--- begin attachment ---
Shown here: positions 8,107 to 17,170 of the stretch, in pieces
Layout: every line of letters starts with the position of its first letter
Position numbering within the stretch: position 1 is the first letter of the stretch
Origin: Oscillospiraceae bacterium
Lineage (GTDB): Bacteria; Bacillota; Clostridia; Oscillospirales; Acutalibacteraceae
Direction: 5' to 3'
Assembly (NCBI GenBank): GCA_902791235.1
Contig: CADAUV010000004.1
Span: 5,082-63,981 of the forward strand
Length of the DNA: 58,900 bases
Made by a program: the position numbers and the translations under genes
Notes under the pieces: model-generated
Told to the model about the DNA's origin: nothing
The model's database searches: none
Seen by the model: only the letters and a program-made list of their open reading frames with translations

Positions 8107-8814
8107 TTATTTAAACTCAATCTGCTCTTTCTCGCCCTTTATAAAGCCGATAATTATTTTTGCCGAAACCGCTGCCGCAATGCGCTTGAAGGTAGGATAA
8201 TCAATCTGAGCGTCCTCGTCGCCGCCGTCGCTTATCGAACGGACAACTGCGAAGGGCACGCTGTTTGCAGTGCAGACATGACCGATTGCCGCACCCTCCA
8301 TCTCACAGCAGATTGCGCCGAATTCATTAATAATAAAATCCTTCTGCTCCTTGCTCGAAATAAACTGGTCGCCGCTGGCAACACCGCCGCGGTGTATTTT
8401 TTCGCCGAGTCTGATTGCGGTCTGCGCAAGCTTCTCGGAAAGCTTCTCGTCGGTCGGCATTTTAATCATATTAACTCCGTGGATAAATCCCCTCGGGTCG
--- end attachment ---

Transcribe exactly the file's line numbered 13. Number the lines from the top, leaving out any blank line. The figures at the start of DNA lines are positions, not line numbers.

Told to the model about the DNA's origin: nothing